Friday 13 September 2013

Fernando Germani at Selby Abbey

Fernando Germani at Selby Abbey SAOA001
Selby Abbey's 1909 Hill Organ was rebuilt by Hill, Norman and Beard in the 1950's and came to prominence in the recordings by the Italian organ virtuoso Fernando Germani (1906 - 1998) whose recordings are re-issued in this disc. This CD has be produced in aid of the Selby Abbey organ appeal, the distinguished instrument is now over 100 years old and in need of a rebuild. So, on this CD we hear Germani playing music by Fescobaldi, Franck, Liszt, Reger and Widor all recorded on the instrument.

Germani came to prominence via a series of recordings made for HMV in the late 1940's and early 1950's In 1961 he came to Yorkshire to record a recital programme of bit romantic piece by Liszt, Franck, Widor and Reger; the disc was issued in 1962 and attracted great interest. It was the first organ disc to feature on EMI's official list of best sellers, remaining there for 18 months. Germani followed this up with two further discs from Selby, one devoted to Franck and one to Frescobaldi. The present CD selects music from all three.

Germani was a great advocate of the music of Frescobaldi. Here he plays four pieces, two toccatas, a canzona and capriccio pastorale. Don't expect anything authentic, this is a big romantic view of Frescobaldi but still expressive in its way and perhaps with a great deal more flexibility of tempo than would be accorded the music today. But the performances are wonderfully convincing, I certainly did not sit fretting about the historically informed performance details.

Whilst my preference for Cesar Franck's organ music would be a French instrument by Cavaille Coll, Germani shows how versatile the Selby instrument is and conjures wonderful textures in the first and third chorals. The first starts in a hushed manner but raises the roof at the end. In the second Germani displays his dazzling fingerwork. In the CD notes, he is compared to his compatriot, the pianist Michelangeli, and the comparison is apt.

Franck wrote his Trois Chorals for organ in 1890 shortly before his death, a produce of his late Indian Summer which started with the Piano Quintet in 1879. Despite their titles, the chorals are not small works, each lasting nearly 15 minutes in Germani's performance. After listening to Germani's performances of the first and third chorals I could not help wishing that we could have heard number two as well.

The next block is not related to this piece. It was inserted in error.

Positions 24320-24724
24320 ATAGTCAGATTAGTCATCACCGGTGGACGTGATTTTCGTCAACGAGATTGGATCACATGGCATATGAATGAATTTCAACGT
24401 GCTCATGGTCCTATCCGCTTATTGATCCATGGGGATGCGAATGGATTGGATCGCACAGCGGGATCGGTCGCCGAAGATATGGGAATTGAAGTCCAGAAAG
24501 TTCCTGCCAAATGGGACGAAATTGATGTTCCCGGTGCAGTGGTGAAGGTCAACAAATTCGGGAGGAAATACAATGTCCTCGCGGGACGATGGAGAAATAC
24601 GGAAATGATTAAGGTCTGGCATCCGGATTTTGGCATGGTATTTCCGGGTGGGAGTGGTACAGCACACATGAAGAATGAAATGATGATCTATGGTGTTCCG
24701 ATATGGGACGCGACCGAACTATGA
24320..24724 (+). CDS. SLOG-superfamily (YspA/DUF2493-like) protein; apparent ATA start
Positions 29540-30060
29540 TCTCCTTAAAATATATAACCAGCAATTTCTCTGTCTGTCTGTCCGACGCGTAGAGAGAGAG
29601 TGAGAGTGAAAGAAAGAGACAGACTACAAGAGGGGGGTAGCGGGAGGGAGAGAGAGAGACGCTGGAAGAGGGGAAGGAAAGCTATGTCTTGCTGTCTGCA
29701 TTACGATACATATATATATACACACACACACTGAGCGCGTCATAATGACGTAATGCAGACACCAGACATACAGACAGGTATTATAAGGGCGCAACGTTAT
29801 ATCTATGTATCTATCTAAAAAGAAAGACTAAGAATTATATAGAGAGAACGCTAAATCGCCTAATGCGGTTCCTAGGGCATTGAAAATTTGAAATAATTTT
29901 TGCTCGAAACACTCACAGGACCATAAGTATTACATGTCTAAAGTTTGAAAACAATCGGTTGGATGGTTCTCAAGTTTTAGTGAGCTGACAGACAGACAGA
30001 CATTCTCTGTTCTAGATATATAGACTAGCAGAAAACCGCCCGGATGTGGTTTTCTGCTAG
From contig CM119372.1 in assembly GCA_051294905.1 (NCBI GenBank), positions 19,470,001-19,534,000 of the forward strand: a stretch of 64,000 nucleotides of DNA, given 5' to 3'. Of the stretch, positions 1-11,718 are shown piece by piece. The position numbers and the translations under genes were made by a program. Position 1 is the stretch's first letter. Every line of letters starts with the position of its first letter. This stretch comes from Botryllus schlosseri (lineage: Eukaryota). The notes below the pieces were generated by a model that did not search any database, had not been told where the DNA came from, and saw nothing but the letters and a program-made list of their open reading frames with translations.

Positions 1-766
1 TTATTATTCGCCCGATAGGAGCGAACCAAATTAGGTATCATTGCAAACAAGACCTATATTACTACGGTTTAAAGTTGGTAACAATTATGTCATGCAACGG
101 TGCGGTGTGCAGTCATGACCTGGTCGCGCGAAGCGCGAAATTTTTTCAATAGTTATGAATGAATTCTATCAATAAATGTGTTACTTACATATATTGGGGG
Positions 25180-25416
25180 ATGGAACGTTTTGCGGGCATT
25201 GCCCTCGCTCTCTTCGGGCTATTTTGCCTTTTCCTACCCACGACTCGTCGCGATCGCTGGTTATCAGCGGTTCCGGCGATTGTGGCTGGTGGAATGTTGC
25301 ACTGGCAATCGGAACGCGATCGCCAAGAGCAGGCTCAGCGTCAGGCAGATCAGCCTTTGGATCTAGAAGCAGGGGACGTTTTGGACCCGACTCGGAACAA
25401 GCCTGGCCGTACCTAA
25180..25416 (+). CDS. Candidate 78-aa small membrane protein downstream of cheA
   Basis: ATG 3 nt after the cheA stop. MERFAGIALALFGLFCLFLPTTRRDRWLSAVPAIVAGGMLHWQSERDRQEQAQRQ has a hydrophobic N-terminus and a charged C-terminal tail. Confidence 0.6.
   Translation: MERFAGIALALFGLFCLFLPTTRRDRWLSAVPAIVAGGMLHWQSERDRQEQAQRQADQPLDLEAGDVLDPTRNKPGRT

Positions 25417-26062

Liszt's Prelude and Fugue on BACH, one of his few works for organ, was written in 1847 though Germani plays the revised 1870 version. His performance is one of a dazzling virtuoso with playing that is both technically superb, characterful and impulsive. He brings out the unconventional nature of the fugue, with its dark mysterious moments. The result is brilliant but subtle and using the organ to its capacity.

Max Reger's Fantasia on the Chorale Halleluja! Gott zu Loben starts with a big, grand opening gesture full of flurries of notes from hands and geet, followed by a fantasia of predominantly fast brilliance. The fugue, by contrast, is rather a perky jolly affair, rising to a strong climax, and far more traditional in structure than Liszt's tonally challenged music. The work is one of three that Reger wrote in 10 days in September 1900. The Fantasia is in fact one of Reger's most optimistic works.

Widor was professor of organ and composition at the Paris Conservatory and organist at St. Sulpice. His Fifth Organ Symphony was written in 1879. The toccata is perhaps Widor's best known work, taking on a remarkable life of its own. Germani's performance is characterful and crisply impulsive rather than grand, displaying a lively personality.

The CD booklet includes a memoir of Germani by Nicholas Kynaston written in the year of Germani's death, notes about the music as well as photographs and information about the organ and its restoration.

Throughout all these recordings you get a strong sense of how much Germani was a virtuoso of the organ keyboard. The CD booklet refers to his recordings as inspiring a generation of organists, and you can understand why.

Whilst the CD is available from Amazon, if you are interested then please buy it direct from the appeal website, where you can also hear a sample of Germani's playing.

Girolamo Frescobaldi (1583 - 1643) - Toccata I (T.1.) [4.21]
Girolamo Frescobaldi (1583 - 1643) - Canzona IV (T.2.) [3.54]
Girolamo Frescobaldi (1583 - 1643) - Toccata V (T.2.) [3.34]
Girolamo Frescobaldi (1583 - 1643) - Capriccio Pastorale (T.1.) [3.27]
Cesar Franck (1822 - 1890) - Choral No. 1 in E Major (1890) [14.40]
Cesar Franck (1822 - 1890) - Choral No. 2 in A Minor (1890) [14.43]
Franz Liszt (1811 - 1886) - Prelude and Fugue on BACH (1847/1870) [13.26]
Max Reger (1873 - 1916) - Fantasia on the Chorale Halleluja! Gott zu Loben (1900) [13.18]
Charles-Marie Widor (1844 - 1937) - Toccata from Symphony No 5 in F minur OP. 42 No. 1 (1879) [5.07]
Fernando Germani (organ)
Recorded circa 1962 in Selby Abbey, Yorkshire

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